The importance of getting digital onboarding right

According to the 2018 J.D. Power Retail Banking Satisfaction Study, digital-only customers rank as the least satisfied group of financial institution customers. These findings are, however, not necessarily a validation that customers want physical branches as much as they are a sign that many financial institutions are not doing an adequate job of providing a positive digital banking experience, especially during the onboarding process. Here are six things to keep in mind about digital onboarding:

  • Digital account opening and communication are key — the J.D. Power satisfaction study found that the lower satisfaction scores found among digital-only customers are largely driven by a weak performance in three main categories: communication and advice, products and fees and new account opening processes.
  • Quick follow-up improves satisfaction — the impact on customer satisfaction between reaching the new customer within three days and reaching him/her after that time is significant. Even a simple welcome SMS message lets customers know that they are valued.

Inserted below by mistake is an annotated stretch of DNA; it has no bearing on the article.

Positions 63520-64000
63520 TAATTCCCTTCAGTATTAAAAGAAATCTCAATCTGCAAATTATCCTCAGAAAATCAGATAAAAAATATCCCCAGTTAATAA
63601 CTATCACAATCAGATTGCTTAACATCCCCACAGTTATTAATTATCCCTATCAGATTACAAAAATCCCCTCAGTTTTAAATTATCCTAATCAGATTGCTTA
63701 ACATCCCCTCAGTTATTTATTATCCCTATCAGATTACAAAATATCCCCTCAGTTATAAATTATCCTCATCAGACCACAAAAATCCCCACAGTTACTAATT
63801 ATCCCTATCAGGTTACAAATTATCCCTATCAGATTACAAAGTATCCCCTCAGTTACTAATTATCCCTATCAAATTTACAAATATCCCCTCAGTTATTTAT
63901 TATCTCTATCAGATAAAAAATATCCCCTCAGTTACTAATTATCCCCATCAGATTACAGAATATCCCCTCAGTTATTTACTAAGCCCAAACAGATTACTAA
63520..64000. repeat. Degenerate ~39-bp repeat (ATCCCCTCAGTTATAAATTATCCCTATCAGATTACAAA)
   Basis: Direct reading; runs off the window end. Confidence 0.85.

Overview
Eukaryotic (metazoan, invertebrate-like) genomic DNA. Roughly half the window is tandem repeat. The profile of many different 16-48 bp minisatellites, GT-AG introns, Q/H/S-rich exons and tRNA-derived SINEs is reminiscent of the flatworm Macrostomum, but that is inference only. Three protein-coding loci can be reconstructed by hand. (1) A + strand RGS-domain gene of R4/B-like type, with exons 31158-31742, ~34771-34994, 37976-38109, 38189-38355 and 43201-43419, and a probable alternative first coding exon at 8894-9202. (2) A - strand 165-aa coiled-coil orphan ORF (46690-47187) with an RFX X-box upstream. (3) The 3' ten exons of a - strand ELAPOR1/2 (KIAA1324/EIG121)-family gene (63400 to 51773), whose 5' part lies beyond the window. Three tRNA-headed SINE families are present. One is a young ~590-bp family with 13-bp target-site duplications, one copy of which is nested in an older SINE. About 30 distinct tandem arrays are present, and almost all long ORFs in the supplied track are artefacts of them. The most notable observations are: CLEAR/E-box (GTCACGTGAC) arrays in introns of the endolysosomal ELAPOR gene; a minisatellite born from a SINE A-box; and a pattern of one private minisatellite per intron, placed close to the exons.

• An account opening confirmation is important — customers are increasingly demanding of confirmations for account openings, including the type of account that was opened as well as how much was deposited or borrowed.
  • Communication is more than just a “single touch” — while it is true that customers do not want to be deluged with an overabundance of communications, customer satisfaction increases when the number of contacts is increased to a reasonable level.
  • Know/learn your customer — the most important driver of enhanced customer satisfaction is applying customer-level insight to communication efforts. The goal is to mine the customer to generate automated needs-based messages that are customer-specific (as opposed to profile-specific).
  • Onboarding increases revenues and decreases costs — according to J.D. Power, improving customer satisfaction by as little as 50 points can equate to a USD 24 million increase in revenue per 500,000 customers. Put a little differently, a 50 point increase in satisfaction per customer can equate to a 6% increase in revenue.